Story by Katharine Florence
Photo by Ella Jayasekera
CIF announced its plans for the 2020-21 Athletic Calendar this past July. Rather than canceling it, the commission decided to push back fall sports and create a two-season schedule. The fall season will start at the initial winter season start time and the spring season will consist of 10 total sports.
To accommodate these changes, CIF has decided to standardize all seasons a maximum of 72 days. However, there is no change in the amount of competitions teams are allowed to participate in. Section championships will continue as usual but Regional and State Championships will be streamlined to no longer than one week once Southern Section Championships have concluded.
Fall sports include the traditional boys water polo, girls volleyball, cross country, and football, as well as girls water polo and boys volleyball. The spring season will add soccer, basketball, wrestling, girls tennis, and girls golf to the original spring sports: badminton, swim, baseball, softball, and track and field.
Because of this new season structure, many multi-sport athletes will be forced to choose between two or more sports. By having multiple players subjectively prioritize one sport over another, talent will be spread thin, impacting overall team success. Junior Allysan Tse once dominated on the hardwood and in the pool, but will now have to decide between basketball and swimming.
“I’m sad because as a dual athlete, it sucks having to choose between two sports. But I am thankful that we get to have sports this year,” Tse said. “Since I cannot play in both swim and basketball, I am most likely going to high school basketball and club swim.”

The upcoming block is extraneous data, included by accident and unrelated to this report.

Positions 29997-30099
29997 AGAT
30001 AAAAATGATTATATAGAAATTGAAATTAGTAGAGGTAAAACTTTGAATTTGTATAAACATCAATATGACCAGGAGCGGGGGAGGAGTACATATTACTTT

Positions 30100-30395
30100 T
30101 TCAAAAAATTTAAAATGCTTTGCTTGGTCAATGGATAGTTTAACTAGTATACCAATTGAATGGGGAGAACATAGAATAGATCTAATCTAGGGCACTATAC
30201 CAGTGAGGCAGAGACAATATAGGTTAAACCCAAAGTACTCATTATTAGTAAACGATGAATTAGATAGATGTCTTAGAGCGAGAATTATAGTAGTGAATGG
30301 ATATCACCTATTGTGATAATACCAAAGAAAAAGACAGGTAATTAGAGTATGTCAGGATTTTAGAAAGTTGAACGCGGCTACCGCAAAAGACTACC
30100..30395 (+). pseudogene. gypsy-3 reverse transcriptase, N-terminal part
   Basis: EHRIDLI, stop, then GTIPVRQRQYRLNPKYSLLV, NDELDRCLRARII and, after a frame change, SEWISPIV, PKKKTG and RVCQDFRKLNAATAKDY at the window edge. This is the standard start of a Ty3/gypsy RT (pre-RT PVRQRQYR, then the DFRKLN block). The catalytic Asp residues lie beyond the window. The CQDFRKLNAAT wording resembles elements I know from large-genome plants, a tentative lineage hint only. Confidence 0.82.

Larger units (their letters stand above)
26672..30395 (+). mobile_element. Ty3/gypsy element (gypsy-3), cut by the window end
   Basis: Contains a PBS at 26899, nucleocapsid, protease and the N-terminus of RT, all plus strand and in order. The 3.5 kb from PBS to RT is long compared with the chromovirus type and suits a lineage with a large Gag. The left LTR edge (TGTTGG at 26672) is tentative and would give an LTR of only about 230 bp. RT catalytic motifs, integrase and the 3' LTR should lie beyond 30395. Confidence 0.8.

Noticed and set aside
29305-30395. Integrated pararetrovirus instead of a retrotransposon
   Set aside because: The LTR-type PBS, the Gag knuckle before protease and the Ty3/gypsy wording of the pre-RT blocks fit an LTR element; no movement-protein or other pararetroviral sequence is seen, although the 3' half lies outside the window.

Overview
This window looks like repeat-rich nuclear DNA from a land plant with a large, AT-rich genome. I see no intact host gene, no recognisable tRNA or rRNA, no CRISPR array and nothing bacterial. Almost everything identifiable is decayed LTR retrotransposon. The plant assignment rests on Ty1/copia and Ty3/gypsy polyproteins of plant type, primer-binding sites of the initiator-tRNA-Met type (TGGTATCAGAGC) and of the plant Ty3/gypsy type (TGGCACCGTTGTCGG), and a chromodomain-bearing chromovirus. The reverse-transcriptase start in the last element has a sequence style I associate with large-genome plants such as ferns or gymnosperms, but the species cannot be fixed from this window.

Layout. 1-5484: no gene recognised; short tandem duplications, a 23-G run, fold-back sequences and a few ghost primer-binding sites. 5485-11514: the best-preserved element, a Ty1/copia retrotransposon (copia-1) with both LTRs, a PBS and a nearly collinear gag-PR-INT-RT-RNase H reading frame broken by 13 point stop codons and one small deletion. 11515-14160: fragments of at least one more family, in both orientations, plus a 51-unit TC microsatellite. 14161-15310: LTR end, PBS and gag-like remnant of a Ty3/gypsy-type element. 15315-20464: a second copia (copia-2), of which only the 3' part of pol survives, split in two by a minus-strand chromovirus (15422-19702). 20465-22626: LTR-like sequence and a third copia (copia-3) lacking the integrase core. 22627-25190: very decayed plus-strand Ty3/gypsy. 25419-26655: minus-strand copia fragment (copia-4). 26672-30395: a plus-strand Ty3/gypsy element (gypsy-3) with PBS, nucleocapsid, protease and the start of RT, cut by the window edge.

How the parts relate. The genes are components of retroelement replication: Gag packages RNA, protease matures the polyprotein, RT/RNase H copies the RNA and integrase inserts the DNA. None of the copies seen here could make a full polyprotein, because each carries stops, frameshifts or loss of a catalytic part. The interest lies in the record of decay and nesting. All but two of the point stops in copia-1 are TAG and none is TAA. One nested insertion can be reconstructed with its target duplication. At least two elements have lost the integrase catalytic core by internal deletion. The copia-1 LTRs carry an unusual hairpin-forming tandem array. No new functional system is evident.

In addition, the spring season will begin directly after the fall campaign. Those who are lucky enough remain dual athletes may struggle physically and academically without the typical offseason between different sports. Senior long distance runner, Lindsay Michels, participates in both cross country and track and field and will be experiencing season overlaps firsthand.
“This change makes it impossible to have a rest between cross country and track. Runners need a two-week break in between seasons or they’re at risk for injury from prolonged stress on their body, and now the first track meet is right next to the end of cross country CIF,” Michels said.
There is also common frustration about the number of days teams can practice. Everyone has a uniform maximum number of days for their season, regardless of sport or structure.
“I believe our normal season is usually four months long,” senior wrestler Roxanne Lynch said. “this gives us a much shorter time to prepare and improve our skills… I just think this is a really unfortunate way to begin the year, especially for us seniors.”
Athletic Director Anthony Chan also has some concerns about the new official calendar and its effects, one of which being a strain on available facilities and officials.
“Boys and girls tennis are now falling in the same season. The [Rio Hondo] League and I are working on finding a way to make it work, as we only have so many tennis courts which would need to have four levels of tennis in a season instead of the usual two levels of varsity or JV at a time,” Chan explains. “Now, boys and girls volleyball occur in the same season. The officials for boys and girls volleyball are usually the same, and now they are trying to cover twice the matches in a season with the same number of people.”
CIF is following guidelines from both local and state public health departments, allowing room for changes in the schedule according to public health mandates.
“Another thing is wrestling wasn’t very popular before, and if other sports are going on simultaneously, I think a very minimal amount of people would show up to our matches,” Senior wrestler Roxanne Lynch said.